Contact: Dr Christoph Gortz

Financial economics and macroeconomics, links between macroeconomic activity and finance , the economics of transition in China
Contact: Professor Alessandra Guariglia (Head of Department)

Learning and imperfect information, expectations formation, business cycles, monetary and fiscal policy
Contact: Dr Pei Kuang

Banking Regulation, corporate Finance, optimal taxation, mechanism design
Contact: Dr Afrasiab Mirza

International, monetary, and public economics, and the theory of economic policy
Contact: Professor Peter Sinclair (Emeritus Professor)

Banking, Financial Intermediation, Financial Economics.
Contact: Dr Frank Strobel

Trade, environment, development and energy

International Economics, industrial organisation, development economics, economics of technology and innovation
Contact: Dr Facundo Albornoz

Environmental Economics, development economics, international economics
Contact: Professor Matthew Cole

Empirical international trade, intra-industry trade, economic geography, European integration, trade and the environment
Contact: Professor Robert Elliott (Trade, Environment, Development and Energy Group leader)

Empirical analyses of productivity and labour market, effects of trade and investment, liberalisation in developed and developing countries
Contact: Dr Michael Henry

Chinese studies based on economic growth, international trade, regional development
Contact: Dr Maria Jesus Herrerias

Agricultural economics, climate change, environmental valuation, natural resource economics
Contact: Professor David Maddison

Econometric theory, financial econometrics, labour economics
Contact: Dr William Pouliot

Empirical international trade, intra-industry trade, economic geography, European integration, trade and the environment
Contact: Professor Eric Strobl

International trade, corruption and development
Contact: Dr Pierre-Louis Vezina

International economics, development economics and environmental economics
Contact: Dr Ying Zhou

Experimental economics

Social preferences, voluntary cooperation in the presence of free rider incentive, coordination games, impact of emotions on economic decision-making
Contact: Dr Michalis Drouvelis (Experimental Economics Group leader)

Measuring competitiveness and risk aversion with field and laboratory experiments, personality traits in tax compliance, peer-networking in academic journals: a gender perspective, the impact of interactive whiteboard on the gender gap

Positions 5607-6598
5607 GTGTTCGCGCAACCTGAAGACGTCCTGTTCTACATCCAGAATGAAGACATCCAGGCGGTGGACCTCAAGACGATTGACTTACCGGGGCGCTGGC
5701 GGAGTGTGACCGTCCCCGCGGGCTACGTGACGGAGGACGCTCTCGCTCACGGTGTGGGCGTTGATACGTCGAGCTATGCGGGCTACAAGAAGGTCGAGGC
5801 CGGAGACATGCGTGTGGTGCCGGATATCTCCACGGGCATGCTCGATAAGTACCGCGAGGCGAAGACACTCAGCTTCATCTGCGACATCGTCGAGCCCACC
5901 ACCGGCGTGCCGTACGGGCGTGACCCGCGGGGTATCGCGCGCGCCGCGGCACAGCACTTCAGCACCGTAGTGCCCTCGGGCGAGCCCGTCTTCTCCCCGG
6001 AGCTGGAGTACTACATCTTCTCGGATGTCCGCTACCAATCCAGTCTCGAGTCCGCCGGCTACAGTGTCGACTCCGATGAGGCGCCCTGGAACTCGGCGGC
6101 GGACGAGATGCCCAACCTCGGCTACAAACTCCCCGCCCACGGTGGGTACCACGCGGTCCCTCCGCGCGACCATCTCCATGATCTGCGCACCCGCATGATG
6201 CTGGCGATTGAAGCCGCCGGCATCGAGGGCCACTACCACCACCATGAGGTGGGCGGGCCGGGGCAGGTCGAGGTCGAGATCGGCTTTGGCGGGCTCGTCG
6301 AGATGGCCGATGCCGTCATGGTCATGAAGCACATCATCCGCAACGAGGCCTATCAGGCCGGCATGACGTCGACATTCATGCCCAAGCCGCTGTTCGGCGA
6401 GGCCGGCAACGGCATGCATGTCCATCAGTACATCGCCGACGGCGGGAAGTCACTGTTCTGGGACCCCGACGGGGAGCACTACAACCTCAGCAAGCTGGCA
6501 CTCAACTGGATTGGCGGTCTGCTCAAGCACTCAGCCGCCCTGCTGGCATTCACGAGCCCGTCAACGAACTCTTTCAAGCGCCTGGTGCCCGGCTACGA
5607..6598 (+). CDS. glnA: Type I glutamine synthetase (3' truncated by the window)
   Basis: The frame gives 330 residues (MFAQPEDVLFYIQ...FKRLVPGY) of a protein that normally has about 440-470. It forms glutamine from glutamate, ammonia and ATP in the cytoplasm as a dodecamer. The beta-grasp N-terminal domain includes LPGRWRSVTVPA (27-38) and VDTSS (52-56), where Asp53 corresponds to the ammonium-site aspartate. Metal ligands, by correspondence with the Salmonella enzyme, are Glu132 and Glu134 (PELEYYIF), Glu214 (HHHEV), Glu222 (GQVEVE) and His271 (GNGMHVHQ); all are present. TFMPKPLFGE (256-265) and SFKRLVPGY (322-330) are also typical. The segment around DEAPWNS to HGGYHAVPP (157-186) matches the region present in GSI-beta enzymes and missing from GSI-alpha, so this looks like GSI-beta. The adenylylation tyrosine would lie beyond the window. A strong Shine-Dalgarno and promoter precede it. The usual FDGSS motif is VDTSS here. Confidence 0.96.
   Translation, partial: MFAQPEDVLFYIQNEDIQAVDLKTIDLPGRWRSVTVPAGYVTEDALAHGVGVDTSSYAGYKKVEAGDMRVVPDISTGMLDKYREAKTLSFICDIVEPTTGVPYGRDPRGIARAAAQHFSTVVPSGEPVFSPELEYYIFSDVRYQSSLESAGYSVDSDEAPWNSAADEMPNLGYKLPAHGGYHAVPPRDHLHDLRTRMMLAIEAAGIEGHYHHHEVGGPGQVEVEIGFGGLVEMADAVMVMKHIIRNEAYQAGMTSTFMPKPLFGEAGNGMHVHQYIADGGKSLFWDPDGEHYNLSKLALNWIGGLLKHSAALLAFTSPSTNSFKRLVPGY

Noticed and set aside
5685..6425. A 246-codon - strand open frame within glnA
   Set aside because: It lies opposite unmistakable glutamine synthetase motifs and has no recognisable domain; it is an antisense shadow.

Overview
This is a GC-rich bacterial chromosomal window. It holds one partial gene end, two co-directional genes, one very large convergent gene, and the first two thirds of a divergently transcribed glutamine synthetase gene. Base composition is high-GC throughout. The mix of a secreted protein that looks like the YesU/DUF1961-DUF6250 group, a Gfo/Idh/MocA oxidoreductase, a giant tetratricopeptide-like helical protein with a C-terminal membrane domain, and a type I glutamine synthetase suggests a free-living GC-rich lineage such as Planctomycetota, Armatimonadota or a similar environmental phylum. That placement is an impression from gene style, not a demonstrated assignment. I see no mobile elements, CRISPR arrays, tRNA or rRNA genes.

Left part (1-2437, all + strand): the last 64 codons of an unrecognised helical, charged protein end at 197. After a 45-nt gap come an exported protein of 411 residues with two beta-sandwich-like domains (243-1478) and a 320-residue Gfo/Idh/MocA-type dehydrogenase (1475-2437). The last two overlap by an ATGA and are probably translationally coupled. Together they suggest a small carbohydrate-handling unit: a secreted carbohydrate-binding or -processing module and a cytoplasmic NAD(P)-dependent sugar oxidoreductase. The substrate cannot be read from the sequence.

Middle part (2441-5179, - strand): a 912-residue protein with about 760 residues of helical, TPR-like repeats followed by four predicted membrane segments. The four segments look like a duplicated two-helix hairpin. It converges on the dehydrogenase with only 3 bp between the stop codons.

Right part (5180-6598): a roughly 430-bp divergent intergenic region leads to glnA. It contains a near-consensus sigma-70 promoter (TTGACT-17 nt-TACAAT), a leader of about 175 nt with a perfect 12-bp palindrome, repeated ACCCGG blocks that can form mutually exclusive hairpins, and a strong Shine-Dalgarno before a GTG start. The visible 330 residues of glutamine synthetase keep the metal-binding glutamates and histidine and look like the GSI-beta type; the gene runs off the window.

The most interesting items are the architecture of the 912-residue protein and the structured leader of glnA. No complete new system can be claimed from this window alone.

Contact: Dr Amalia di Girolamo

Career prospects

The University of Birmingham has recently been ranked 9th in the UK and 55th in the world for post-qualification employability in a global survey of universities commissioned by the International Herald Tribune.

Recent PhD graduates from Birmingham Business School are working in central banks, Government departments, a variety of financial institutions, accountancy firms, supranational organisations and multinational corporations. Many of our PhD graduates also go on to forge successful academic careers in other top Universities.

Doctoral Research career assistance

The University of Birmingham has invested heavily in careers and employability support. The Careers Team have been praised for enhanced developments within their team and for adopting a model of integrated employability and internship support; something that has been rolled out and implemented across all Schools and Colleges at the University.

Doctoral researchers at Birmingham Business School benefit from its own well qualified dedicated Careers Team to support students with employment opportunities, work placements, internships and how to succeed at interview. In addition, a range of career management, personal development and employer events are run each year by the Careers in Business Team to help you make the most of the opportunities available.

The University also has dedicated careers advisors for international students who run workshops and networking opportunities with potential employers. These are especially popular with international postgraduate researchers.